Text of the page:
In Macbeth, how does Duncan describe Inverness Castle? What does this say about his judgment and imply about Banquo?

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Susan Hurn | College Teacher | (Level 1) Educator Emeritus

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When King Duncan arrives at Inverness, accompanied by Banquo and the rest of his party, the King admires Macbeth's castle, commenting upon its pleasant location and climate:

This castle hath a pleasant seat; the air

Nimbly and sweetly recommends itself

Unto our gentle senses.

Duncan's reference to "gentle senses" means that he finds this place not only pleasant, but soothing. Banquo then confirms Duncan's reaction to Inverness, noting that the air is "delicate."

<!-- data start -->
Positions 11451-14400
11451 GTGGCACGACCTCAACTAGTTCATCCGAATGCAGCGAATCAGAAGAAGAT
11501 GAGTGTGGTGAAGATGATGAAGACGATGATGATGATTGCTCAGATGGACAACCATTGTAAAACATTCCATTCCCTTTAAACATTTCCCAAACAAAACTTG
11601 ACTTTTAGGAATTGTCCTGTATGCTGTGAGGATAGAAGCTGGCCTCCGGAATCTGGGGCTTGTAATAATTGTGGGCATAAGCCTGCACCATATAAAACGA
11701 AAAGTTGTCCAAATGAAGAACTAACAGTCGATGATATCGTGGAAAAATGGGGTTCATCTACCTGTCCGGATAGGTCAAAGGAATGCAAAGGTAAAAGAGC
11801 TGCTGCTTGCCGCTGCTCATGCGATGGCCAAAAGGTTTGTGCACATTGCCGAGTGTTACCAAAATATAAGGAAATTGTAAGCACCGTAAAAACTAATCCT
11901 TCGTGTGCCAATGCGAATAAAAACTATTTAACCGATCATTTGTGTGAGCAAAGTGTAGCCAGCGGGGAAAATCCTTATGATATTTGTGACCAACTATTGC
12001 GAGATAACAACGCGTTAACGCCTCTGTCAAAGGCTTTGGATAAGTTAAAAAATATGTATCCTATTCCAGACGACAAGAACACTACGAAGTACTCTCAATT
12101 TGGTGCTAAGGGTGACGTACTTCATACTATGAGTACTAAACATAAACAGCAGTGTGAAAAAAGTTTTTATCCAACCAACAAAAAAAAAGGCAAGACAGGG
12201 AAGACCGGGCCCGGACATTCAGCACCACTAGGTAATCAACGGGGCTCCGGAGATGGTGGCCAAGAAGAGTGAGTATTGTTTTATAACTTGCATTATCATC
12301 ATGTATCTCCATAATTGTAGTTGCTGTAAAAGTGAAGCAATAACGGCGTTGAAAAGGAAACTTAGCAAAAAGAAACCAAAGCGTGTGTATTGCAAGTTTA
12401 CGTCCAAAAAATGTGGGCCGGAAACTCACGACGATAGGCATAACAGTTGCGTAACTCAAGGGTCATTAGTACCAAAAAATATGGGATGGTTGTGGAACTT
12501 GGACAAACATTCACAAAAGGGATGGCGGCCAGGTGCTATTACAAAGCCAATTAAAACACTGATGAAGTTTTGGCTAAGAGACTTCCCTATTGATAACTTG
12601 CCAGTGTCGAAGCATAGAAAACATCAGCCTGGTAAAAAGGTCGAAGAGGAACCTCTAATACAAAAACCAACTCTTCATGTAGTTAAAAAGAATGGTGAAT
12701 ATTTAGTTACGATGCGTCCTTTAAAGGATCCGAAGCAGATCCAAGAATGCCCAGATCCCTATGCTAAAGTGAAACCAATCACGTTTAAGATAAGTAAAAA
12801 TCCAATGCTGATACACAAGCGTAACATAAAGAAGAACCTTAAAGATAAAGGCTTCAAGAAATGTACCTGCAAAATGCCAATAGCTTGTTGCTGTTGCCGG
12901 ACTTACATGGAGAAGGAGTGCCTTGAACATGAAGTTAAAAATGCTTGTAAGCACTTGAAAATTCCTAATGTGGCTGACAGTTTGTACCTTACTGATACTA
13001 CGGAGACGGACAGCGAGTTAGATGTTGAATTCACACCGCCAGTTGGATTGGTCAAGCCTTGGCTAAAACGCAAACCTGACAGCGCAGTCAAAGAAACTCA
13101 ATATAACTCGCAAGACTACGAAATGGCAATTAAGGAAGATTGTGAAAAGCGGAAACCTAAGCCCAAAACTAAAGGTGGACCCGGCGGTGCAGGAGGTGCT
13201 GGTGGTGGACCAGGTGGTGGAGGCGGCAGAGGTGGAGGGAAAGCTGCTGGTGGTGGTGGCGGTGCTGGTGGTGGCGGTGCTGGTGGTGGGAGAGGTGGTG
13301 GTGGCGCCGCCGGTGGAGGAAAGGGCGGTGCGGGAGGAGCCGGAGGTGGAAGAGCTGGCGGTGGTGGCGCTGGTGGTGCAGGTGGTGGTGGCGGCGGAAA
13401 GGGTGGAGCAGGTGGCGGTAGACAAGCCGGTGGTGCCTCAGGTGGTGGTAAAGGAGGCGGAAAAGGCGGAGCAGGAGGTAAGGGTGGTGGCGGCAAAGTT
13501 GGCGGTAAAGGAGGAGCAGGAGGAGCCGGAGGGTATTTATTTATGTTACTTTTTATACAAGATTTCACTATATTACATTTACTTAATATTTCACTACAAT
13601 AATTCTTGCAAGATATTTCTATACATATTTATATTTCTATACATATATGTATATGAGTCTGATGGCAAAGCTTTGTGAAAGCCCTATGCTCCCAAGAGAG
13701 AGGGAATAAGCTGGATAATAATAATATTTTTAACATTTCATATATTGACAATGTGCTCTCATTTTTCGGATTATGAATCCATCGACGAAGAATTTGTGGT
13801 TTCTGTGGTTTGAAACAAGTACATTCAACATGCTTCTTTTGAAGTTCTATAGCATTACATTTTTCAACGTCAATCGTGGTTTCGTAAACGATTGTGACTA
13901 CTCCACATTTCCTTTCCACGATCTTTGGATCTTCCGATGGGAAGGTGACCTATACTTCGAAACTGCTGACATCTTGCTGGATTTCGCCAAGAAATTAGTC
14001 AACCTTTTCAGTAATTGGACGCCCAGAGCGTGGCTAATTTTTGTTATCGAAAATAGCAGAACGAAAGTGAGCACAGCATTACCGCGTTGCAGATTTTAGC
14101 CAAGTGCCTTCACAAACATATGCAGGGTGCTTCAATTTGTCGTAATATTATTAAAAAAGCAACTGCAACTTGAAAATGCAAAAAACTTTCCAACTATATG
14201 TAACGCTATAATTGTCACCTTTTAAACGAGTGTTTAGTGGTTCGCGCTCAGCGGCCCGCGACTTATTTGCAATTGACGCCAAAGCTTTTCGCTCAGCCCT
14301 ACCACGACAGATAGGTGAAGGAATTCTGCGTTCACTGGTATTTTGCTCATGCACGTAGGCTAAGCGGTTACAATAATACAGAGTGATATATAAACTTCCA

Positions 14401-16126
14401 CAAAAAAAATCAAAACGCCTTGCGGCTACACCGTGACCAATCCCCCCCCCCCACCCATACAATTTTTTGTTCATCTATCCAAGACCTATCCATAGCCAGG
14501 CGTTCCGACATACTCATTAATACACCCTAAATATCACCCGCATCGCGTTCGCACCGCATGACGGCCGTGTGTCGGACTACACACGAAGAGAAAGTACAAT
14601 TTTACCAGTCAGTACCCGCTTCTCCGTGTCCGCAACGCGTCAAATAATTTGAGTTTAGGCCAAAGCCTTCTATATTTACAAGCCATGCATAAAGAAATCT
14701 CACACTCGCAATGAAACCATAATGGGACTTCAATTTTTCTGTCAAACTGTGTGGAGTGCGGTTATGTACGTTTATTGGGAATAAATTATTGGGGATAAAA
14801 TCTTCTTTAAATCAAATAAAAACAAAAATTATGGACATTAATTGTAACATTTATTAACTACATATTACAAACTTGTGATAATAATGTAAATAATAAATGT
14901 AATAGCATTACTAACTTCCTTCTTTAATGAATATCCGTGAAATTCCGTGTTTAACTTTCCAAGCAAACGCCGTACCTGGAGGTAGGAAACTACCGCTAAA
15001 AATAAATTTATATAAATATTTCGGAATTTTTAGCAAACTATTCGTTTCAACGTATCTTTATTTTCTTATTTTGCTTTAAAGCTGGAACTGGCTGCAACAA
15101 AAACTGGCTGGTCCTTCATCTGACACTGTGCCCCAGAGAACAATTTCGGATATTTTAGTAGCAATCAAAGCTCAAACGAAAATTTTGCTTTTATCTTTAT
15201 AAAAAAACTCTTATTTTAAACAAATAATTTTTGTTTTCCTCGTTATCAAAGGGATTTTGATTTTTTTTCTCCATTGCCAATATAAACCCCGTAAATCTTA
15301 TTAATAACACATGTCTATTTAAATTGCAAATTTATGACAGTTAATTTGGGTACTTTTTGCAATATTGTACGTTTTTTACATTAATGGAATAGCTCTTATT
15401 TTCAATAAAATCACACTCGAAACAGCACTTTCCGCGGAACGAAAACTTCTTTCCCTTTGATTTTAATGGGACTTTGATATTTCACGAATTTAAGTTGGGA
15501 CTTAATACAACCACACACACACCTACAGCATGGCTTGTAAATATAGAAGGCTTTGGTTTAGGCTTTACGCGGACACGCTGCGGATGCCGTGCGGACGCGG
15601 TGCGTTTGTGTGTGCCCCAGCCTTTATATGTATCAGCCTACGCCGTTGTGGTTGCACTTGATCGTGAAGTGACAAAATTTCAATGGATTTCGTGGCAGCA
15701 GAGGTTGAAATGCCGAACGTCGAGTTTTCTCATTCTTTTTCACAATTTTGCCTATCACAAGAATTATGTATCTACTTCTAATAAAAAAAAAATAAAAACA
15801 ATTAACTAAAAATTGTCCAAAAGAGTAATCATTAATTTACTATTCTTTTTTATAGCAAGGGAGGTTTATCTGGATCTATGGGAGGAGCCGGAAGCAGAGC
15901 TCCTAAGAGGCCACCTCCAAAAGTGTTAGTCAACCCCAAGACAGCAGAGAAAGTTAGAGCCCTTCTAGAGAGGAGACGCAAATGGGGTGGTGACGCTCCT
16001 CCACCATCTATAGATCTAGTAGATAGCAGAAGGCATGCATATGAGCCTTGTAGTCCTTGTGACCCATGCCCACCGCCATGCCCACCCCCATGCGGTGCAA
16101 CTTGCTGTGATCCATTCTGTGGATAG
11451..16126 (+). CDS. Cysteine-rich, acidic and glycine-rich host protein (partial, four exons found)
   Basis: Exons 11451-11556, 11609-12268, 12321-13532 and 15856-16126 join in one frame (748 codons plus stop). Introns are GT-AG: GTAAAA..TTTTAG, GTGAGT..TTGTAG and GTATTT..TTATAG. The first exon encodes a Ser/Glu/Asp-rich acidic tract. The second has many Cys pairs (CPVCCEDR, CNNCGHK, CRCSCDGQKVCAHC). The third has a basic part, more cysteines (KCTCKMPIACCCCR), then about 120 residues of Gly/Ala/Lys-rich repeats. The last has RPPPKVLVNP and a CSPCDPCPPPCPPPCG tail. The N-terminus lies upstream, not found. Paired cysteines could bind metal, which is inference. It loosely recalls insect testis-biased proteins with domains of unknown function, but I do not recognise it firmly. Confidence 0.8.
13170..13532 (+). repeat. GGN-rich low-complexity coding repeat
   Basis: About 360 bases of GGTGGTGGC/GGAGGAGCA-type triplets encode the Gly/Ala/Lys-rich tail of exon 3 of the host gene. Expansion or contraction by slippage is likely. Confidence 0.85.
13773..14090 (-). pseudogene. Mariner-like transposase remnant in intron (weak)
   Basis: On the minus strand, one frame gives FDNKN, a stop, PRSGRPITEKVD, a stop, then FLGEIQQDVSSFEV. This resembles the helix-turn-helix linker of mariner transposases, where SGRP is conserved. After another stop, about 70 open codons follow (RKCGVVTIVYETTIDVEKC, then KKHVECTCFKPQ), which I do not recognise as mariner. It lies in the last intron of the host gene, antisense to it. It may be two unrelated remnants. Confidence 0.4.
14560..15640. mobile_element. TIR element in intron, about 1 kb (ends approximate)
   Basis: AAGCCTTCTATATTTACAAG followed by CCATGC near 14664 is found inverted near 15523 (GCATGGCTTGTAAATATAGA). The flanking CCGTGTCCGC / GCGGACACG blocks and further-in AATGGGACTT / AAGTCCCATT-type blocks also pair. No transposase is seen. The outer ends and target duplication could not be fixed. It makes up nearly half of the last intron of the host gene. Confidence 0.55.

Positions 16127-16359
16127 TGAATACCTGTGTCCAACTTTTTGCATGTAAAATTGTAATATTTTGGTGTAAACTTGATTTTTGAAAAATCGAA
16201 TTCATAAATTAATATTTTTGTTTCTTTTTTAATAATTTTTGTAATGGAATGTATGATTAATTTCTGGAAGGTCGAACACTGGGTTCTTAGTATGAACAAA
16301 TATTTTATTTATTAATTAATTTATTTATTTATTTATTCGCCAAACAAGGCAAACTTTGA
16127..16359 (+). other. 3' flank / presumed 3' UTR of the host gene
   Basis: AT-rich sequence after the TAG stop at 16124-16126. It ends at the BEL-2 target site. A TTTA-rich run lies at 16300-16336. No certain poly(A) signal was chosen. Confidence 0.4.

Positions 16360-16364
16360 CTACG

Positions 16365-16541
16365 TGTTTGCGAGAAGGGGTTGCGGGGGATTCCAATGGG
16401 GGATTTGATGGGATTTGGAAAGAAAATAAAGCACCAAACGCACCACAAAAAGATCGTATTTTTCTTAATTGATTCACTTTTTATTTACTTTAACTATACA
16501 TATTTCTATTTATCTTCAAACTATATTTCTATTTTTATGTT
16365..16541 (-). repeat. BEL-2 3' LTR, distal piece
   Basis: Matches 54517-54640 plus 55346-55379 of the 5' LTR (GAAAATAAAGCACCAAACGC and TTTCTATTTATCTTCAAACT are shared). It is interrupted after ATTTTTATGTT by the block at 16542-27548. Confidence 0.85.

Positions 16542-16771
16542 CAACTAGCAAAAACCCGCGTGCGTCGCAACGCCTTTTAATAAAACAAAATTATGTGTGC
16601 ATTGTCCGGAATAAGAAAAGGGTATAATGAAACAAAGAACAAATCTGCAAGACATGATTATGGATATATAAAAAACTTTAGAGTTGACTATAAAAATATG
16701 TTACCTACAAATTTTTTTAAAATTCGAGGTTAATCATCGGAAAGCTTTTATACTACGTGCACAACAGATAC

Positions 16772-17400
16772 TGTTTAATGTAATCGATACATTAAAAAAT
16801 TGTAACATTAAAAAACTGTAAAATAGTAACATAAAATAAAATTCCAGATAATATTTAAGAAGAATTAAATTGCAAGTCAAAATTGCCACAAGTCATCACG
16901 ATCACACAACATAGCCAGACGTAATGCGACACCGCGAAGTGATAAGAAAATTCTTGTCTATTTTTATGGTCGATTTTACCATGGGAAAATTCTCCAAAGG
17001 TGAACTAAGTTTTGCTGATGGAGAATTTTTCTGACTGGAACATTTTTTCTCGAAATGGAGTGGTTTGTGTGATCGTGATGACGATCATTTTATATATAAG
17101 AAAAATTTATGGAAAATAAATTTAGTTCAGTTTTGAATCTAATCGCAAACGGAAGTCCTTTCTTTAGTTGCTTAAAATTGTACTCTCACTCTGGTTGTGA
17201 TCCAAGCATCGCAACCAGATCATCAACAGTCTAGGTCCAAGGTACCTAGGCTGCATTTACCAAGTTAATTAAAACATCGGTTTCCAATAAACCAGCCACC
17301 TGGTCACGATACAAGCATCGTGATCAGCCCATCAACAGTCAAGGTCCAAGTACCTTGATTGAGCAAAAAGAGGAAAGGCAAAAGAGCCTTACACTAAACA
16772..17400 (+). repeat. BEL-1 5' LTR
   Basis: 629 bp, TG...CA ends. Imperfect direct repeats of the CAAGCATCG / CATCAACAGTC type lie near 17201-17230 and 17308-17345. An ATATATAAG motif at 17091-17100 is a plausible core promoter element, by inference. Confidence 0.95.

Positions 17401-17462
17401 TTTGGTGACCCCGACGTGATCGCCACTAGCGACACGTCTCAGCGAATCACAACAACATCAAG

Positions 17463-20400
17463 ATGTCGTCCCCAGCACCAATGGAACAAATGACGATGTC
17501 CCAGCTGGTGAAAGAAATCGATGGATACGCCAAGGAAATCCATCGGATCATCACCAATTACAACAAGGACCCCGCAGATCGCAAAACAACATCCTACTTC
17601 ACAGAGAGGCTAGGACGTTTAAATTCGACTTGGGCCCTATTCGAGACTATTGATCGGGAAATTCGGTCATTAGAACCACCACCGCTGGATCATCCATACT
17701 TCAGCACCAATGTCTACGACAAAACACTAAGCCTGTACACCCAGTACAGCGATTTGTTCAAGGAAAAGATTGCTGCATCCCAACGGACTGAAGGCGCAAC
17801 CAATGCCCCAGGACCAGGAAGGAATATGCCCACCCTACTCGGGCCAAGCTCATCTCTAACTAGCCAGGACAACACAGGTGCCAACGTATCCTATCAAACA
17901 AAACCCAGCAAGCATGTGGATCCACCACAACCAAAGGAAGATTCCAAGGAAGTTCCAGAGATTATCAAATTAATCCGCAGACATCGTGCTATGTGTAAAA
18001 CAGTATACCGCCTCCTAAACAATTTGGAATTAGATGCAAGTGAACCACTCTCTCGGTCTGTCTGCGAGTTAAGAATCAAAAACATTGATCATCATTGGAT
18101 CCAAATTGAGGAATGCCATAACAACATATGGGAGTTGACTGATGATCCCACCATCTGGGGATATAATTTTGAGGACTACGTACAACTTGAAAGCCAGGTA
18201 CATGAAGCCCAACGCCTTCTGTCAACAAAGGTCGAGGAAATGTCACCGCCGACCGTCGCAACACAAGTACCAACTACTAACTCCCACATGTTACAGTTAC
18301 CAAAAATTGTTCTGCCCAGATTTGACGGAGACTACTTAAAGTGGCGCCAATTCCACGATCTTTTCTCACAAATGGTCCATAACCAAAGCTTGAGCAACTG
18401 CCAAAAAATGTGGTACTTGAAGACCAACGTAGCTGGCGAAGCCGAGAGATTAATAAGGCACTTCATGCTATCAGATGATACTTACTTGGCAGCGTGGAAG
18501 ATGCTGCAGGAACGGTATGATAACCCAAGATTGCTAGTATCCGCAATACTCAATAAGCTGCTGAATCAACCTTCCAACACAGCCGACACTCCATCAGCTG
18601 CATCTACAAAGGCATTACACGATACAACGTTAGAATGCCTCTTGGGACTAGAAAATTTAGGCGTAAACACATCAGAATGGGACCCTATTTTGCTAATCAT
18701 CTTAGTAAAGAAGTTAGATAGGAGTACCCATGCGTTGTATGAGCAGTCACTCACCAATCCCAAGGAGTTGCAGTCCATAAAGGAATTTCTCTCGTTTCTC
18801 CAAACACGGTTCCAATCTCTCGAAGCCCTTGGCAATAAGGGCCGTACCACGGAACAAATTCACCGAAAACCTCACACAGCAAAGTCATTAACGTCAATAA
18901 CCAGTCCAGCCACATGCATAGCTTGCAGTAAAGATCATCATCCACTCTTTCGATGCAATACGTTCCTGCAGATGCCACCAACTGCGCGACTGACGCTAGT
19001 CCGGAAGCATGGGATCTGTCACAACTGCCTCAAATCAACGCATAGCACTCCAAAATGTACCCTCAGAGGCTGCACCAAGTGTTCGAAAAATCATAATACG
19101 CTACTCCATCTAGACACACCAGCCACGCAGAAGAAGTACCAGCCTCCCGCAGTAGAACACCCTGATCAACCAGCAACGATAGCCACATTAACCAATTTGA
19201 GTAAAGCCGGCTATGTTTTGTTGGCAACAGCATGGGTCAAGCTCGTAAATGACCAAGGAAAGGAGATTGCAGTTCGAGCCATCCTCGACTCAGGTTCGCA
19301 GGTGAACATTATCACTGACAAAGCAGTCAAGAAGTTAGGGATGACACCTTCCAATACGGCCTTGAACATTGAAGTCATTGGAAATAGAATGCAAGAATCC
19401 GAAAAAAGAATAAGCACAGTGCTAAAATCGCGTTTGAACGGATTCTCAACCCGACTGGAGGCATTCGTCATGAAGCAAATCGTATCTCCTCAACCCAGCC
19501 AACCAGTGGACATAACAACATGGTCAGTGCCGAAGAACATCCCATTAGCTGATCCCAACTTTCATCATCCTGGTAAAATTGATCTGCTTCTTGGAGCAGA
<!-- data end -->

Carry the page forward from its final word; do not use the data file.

This brief exchange between Duncan and Banquo shows that the King trusts Macbeth and views his castle as a place of rest and renewal. Duncan's judgment is unsound in this regard. Macbeth has deceived Duncan, managing to conceal his treachery, just as the Thane of Cawdor had fooled Duncan before betraying his trust. Banquo still trusts Macbeth at this time, although Macbeth's reaction to the witches' prophecies has puzzled him. The inclusion of this conversation introduces strong dramatic irony to the scene since the audience is well aware of Macbeth and Lady Macbeth's terrible intentions.

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